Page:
Donchey: Play with the big boys, I guess.

Chambers: It would be nice to have our own – it would basically be like owning a restaurant and having a chef working for you and putting out his food – and then when he leaves and you have to take the reins again, you want to sculpt it to be your own. It’s not like we’re going to do anything crazy different with the menu. We’re still going to serve, in a Chemex, brewed coffee and espresso. It’s just our own. We’re the ones who – say we want the draw a little sweeter – we’re the ones roasting that to how we want it to be, instead of the guy roasting in Chicago…Making it your own, more so, and having a hand in serving your thing, instead of a cute little coffee shop that serves Intelligentsia.

What does a barista have to be to work here?

Donchey: Personable.

Chambers: Passionate obviously being one because you want to hire passionate people, but you’ve definitely got to be patient and personable, because you’ve got to be talkative. You’ll get eaten alive here. Customers want to know everything about you, who you’re dating, everything, who you’re married to. It doesn’t matter who it is, it’s exposed here, and unless you have thick skin – unless you’re basically ready to be a bartender – because if you’re quite, it’s not really your gig.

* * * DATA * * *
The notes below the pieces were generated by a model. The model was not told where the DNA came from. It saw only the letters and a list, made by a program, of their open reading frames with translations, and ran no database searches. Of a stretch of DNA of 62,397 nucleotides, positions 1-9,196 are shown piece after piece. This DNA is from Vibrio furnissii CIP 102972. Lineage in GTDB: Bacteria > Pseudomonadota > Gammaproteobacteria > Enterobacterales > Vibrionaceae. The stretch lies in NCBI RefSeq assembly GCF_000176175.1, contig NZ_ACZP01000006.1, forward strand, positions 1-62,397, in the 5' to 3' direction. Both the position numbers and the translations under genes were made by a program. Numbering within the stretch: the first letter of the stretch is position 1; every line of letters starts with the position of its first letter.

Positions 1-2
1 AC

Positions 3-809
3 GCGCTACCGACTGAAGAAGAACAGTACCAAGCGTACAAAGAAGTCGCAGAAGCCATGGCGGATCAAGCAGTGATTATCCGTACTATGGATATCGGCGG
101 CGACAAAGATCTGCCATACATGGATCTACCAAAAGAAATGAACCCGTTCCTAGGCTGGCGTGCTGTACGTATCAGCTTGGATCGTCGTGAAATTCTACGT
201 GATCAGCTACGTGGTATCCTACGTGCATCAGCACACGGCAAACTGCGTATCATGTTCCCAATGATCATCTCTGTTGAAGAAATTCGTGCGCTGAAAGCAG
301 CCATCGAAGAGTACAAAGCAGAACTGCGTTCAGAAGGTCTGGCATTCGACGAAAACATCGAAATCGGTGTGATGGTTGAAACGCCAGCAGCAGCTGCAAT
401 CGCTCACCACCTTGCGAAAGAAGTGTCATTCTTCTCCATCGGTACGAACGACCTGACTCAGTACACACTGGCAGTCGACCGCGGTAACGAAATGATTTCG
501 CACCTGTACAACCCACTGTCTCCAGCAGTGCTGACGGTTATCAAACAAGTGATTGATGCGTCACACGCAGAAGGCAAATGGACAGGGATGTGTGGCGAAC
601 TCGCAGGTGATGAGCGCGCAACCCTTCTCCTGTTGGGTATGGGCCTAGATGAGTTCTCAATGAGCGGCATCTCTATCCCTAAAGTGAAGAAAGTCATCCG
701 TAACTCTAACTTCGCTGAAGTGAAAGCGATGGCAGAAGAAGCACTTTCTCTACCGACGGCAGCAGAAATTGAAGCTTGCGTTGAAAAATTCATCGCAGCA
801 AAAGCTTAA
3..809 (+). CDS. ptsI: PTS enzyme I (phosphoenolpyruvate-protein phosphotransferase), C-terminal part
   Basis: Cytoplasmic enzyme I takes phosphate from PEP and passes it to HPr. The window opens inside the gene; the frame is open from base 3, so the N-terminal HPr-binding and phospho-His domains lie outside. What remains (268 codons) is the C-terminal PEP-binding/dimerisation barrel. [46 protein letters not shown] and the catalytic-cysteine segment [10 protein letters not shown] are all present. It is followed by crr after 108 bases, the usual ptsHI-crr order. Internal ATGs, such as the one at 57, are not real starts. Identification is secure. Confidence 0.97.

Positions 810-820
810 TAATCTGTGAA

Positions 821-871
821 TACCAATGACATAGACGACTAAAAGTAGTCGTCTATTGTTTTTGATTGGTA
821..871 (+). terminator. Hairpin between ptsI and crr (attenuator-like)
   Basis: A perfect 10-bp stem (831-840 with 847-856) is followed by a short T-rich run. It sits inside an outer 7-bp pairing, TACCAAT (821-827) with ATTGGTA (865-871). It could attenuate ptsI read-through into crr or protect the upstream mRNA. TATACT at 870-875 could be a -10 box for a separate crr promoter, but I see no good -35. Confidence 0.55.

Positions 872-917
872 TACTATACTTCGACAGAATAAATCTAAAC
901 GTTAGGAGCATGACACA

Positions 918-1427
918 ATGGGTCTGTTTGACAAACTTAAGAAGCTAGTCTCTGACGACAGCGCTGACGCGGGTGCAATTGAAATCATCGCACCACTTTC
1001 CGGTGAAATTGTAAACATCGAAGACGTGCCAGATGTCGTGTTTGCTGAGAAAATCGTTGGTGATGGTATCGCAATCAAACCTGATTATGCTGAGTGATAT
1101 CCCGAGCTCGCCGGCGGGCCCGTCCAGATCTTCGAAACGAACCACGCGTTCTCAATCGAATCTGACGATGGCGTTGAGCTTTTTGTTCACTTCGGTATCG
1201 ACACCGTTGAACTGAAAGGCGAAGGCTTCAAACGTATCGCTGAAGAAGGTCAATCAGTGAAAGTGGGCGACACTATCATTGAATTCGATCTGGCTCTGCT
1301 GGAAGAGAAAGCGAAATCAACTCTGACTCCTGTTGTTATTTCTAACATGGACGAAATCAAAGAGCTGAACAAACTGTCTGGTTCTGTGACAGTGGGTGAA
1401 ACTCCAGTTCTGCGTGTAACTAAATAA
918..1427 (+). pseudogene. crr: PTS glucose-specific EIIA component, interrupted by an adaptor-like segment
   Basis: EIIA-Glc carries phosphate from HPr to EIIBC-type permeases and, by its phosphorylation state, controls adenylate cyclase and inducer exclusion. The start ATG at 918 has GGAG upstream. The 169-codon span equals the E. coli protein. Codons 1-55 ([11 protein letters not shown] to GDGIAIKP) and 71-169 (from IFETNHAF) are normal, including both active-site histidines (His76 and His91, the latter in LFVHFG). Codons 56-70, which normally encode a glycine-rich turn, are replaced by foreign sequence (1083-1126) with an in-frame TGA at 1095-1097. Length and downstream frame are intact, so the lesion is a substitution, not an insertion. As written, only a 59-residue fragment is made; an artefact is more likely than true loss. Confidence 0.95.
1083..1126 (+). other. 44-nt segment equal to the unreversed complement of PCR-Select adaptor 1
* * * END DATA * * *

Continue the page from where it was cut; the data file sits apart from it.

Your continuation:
Donchey: We generally don’t have more than two people on a shift, so you’ve got to be ready to move. A bunch of multi-tasking.

If you could only have one more shot of espresso, who would you have pull it for you?

Donchey: My last shot of espresso on the planet?

Chambers: Myself. That would be kind of cool. That sounds really arrogant.

Donchey: Any of the guys that work for us. They all have their own styles, but it’s just nice we had a hand in their coffee path. That’s who I had at first, so it would be cool if that’s my last shot of espresso. Whoever’s working behind the bar at Steady Hand.

Chambers: Just for the hell of it, maybe any of the people in the last 10 years who have won the World Barista Championship, who I’ve never had a shot from. I know in 2009, that guy Colin [Harmon] from Ireland, I had a shot from him on that guest bar, and he won a couple years later, so I’ve had espresso from him, and the espresso I had was good. Gwilym [Davies], Stephen Morrissey, even James Hoffmann, Klaus [Thomsen], I’ve never had a shot from them, so it would be cool to try it and see their style.

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Joshua Lurie

Joshua Lurie founded FoodGPS in 2005. Read about him here.